Close to a quarter of people in the UK would be happy to see artificial grass lawns banned, while a further 57 percent state they would never install it in their own gardens.
According to brand new data from MyBuilder.com, a platform that matches reliable tradespeople to homeowners, 24 percent of Brits would like a full ban on fake grass. This is supported by more recent data from MyBuilder.com, which shows that enquiries for artificial grass installation are down 48 percent year on year.
The new research showed that while a quarter of Brits would support a ban, a third (33 percent) believed that there should be measures put in place to limit the usage of such materials, to help protect the environment. While 57 percent overall stated they would never install artificial grass in their garden, the over 55s were even more anti, with a massive 68 percent saying they would not consider it.
Geographically there were some interesting variations in opinion. The Welsh were the most against artificial grass, with 34 percent suggesting that a full ban should be put in place, while in Northern Ireland only 18 percent felt the same.
Across cities, there was also a wide variation, including:
- Bristol was the most in support of a ban, with 38 percent stating they would welcome it
- Cardiff was right behind with 36 percent in support
- In Edinburgh, 29 percent were in support, and traditionally “green” Brighton saw a 27 percent vote for a ban
- Newcastle was the least in support of a ban, with just 9 percent stating they would support one
For a more details list of geographical results and full report, visit https://www.mybuilder.com/blog/artificial-grass-ban.
This research supports data released by MyBuilder.com in June that showed that:
- Year on year demand for artificial grass is 48% lower
- Demand for artificial grass in 2023 is 66% lower than in the same time period in 2021
- Demand for garden maintenance is higher than ever, with an increase of 15% YoY in May and 87% increase for 2023 compared to 2021
Expert landscaper James Lewis, who works with MyBuilder.com, said recent negativity about artificial grass in the media – plus the Welsh Government’s attempt to introduce a ban – have caused the public to start to turn against it.
“I’m not surprised to see these results, and it certainly seems that more people are deciding against installing artificial grass in their garden.
“While it’s not for everyone, and there are some obvious concerns for its “green” credentials, there are still benefits to having an artificial lawn.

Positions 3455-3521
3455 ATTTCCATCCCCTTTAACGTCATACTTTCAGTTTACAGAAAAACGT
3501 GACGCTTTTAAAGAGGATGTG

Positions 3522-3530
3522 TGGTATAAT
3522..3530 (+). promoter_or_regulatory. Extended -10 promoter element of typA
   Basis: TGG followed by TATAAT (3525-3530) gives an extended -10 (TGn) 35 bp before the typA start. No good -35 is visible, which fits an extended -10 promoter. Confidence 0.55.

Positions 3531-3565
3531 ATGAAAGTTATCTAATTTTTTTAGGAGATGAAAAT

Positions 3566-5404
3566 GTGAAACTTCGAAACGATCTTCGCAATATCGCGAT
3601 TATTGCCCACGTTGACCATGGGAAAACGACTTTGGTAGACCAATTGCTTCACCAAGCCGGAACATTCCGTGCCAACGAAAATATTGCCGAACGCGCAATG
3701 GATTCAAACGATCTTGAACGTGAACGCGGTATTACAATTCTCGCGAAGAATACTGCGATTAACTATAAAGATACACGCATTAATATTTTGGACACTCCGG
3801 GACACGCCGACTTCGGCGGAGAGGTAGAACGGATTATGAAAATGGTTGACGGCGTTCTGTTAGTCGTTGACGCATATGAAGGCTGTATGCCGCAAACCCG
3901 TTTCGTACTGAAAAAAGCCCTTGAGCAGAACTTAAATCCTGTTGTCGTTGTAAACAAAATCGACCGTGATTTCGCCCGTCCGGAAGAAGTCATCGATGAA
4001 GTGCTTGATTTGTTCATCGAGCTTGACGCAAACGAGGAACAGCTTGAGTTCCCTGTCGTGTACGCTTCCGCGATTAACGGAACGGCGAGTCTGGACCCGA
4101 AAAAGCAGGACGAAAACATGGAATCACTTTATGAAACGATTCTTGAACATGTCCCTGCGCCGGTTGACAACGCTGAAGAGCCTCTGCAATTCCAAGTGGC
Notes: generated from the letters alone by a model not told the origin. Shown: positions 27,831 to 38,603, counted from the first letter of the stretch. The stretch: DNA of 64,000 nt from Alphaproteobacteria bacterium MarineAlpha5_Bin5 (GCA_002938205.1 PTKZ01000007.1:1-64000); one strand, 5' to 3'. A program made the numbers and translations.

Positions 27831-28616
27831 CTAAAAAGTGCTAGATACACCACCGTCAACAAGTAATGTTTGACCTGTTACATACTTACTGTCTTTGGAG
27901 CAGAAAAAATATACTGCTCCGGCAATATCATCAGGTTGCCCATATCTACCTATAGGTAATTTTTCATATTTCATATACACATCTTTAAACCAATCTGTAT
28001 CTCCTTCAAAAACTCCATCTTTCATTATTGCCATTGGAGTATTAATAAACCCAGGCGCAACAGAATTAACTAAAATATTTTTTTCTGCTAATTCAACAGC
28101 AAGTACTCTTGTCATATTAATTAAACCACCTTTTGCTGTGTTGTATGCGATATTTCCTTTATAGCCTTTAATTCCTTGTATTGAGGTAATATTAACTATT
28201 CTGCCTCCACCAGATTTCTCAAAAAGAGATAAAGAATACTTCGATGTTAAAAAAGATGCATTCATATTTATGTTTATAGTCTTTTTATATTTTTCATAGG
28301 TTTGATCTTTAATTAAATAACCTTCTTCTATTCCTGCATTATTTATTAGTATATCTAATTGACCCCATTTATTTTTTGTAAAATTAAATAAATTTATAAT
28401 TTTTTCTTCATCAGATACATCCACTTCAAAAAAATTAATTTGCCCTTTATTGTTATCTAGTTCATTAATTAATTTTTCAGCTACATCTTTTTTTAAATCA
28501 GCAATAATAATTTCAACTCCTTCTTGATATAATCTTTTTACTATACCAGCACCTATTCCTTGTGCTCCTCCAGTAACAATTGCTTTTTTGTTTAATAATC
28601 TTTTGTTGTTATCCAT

“If you are thinking about it, we’d advise you to carefully weigh up the pros and cons before investing in it.”
To help those thinking about it decide, experts from MyBuilder.com have compiled a list of the advantages and disadvantages of installing an artificial lawn.
- Looks aesthetically pleasing all year round
No brown spots, bald patches, or muddy puddles here! There’s no denying that an artificial lawn looks nice and maintains its appearance, whatever the weather.
- No need for watering
No live grass equals no need for watering in the summer. Saves you time, and money, off your monthly water bill. Also useful when the inevitable hosepipe ban comes into play.
- Low maintenance
No mowing, no watering, no reseeding – there’s no doubt that an artificial lawn is easier to look after than a natural one.
- Easy to clean
We all know the risk of unseen pet poo and urine on our lawns, but with an artificial lawn you can easily hose it down to keep it sparkly clean.
- Cost to buy and install
Although once in place it may save you money, buying and installing your artificial lawn is likely to be a several thousand pound cost. The average cost for installation in an average size garden is between £1,200 to £2,500.
- Impact on natural habitat
Removing natural grass undeniably has a negative effect on the environment, with the loss of habitat for bugs and wildlife.
- Drainage implications
Although this varies depending on product and installation, an artificial lawn does not drain as well as a real one. This can cause issues in areas where flooding is a problem, such as in new build estates built on previous flood plains, or in areas close to bodies of water.
- Can get too hot
Artificial lawns can get too hot for little feet and paws, causing blistering and burns. Vets from Joii Pet Care have recently warned owners that artificial grass can be perilous for pets, and advised caution when allowing pets onto it.
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